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GM reviewing its future with Hummer

General Motors is closing four truck assembly plants and has put its Hummer brand under strategic review as the US car market begins to shift towards smaller, more efficient cars.

The review could end a 10-year association with Hummer, which adapted its rugged 4x4 military vehicles and launched civilian versions into the new car market.

However if it decides to sell, it could prove difficult to find a buyer for the brand as consumers continue to move away from fuel inefficient 4x4s.

It could mean a blow to the handful of Hummer dealers here, who are still in their infancy after the brand's official UK arrival last year.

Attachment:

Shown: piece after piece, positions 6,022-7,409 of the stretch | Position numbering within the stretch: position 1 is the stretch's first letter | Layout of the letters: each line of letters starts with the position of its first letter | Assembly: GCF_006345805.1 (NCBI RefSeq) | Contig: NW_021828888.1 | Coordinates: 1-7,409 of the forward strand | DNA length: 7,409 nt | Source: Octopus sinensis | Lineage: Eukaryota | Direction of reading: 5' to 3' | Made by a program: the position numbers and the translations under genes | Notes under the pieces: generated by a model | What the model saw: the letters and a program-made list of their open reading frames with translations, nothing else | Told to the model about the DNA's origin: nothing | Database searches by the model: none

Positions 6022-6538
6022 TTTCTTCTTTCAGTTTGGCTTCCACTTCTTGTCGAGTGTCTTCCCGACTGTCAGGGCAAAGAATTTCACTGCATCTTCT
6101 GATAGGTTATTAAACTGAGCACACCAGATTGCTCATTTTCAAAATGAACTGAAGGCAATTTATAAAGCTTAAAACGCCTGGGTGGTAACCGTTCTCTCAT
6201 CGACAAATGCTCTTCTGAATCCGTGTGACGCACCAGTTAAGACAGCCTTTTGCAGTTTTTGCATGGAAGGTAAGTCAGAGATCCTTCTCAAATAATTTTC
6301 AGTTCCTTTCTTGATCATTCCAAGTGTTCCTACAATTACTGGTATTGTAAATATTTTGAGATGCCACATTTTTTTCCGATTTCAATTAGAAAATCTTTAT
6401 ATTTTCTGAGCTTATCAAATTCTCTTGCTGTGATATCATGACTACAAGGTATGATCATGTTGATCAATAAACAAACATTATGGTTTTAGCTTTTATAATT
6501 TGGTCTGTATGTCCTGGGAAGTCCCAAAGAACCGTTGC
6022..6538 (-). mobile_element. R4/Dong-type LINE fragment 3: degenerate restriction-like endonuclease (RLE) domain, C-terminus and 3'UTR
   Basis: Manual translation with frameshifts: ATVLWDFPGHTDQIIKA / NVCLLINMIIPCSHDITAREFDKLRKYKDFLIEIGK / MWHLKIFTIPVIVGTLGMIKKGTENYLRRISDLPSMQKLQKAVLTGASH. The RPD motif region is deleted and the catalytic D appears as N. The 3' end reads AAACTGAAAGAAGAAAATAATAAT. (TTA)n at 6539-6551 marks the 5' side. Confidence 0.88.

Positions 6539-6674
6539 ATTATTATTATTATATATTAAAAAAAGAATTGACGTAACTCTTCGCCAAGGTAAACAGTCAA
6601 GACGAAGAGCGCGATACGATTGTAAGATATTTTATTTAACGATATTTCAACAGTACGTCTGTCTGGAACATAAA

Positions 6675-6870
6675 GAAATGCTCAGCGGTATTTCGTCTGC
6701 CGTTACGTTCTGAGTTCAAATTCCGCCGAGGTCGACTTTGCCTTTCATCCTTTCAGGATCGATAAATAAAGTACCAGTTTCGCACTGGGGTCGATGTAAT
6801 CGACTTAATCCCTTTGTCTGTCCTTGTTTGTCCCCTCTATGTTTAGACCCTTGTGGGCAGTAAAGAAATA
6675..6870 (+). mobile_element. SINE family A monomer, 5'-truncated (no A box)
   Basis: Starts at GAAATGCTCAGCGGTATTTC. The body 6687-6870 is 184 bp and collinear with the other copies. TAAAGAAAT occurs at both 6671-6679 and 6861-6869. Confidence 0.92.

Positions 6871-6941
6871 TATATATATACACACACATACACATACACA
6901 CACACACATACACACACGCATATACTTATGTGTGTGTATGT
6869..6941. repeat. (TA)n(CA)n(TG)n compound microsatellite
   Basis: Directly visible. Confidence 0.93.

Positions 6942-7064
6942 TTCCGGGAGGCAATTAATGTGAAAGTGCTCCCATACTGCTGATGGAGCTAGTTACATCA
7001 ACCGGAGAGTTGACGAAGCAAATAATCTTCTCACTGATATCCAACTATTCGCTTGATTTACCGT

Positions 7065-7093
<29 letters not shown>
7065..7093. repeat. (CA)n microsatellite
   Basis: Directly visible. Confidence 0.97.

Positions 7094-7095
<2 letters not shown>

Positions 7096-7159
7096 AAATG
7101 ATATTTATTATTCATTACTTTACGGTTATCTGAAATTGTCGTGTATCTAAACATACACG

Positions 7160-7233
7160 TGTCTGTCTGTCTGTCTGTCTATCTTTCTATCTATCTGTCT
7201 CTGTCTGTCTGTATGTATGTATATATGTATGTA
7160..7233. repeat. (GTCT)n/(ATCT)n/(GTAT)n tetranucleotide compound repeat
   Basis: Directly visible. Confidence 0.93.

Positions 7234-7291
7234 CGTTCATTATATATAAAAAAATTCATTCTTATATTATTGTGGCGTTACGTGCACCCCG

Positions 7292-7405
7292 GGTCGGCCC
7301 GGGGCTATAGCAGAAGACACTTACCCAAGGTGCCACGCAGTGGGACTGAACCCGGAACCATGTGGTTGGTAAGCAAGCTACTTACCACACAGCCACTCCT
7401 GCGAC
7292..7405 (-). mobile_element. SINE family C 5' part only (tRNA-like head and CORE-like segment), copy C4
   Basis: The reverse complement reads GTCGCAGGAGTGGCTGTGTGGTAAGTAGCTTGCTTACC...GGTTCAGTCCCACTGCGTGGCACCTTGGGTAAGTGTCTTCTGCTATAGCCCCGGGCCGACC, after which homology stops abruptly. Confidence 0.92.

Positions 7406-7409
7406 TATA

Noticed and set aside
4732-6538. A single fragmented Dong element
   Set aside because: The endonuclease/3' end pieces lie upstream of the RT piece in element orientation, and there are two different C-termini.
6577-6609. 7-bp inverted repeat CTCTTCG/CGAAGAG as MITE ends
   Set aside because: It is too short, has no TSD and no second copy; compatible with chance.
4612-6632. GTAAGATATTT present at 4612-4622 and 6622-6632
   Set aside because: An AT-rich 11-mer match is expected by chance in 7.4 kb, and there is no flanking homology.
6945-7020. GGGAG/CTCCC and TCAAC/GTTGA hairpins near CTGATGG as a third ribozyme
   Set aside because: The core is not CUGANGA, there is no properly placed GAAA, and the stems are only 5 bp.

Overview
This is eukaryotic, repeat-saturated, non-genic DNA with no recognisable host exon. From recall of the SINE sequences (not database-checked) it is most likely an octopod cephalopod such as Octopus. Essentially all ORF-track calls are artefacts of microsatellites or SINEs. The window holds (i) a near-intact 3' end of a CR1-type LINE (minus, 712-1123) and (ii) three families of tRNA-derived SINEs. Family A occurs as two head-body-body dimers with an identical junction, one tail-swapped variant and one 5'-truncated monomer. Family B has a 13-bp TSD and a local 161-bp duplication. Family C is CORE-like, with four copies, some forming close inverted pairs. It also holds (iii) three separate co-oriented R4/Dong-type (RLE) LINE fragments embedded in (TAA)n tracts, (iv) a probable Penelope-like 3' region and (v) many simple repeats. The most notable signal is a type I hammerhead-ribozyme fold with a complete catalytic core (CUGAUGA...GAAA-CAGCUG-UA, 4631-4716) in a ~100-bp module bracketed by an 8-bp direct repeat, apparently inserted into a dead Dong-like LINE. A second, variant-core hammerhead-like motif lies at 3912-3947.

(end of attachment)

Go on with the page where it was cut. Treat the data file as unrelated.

They have already had to battle through the slow take-off of its sister brands Cadillac and Corvette.

Chief executive Rick Wagoner wants to re-engineer GM's business to satisfy consumer demands for smaller, cheaper and more environmentally friendly cars.

Rocketing fuel prices have begun to force American consumers to rethink their transport requirements.

Wagoner said: "These prices are changing consumer behaviour and changing it rapidly. We don’t believe it’s a spike or a temporary shift. We believe it is, by and large, permanent."

Wagoner outlined the closure of two plants in the US, one in Mexico and one in Canada, all of which produce trucks for the US market.

GM wants to cut its global production by 500,000 units to 3.5 million per year, and save $1 billion in costs. GM wants to strip $5 billion of costs in three years.

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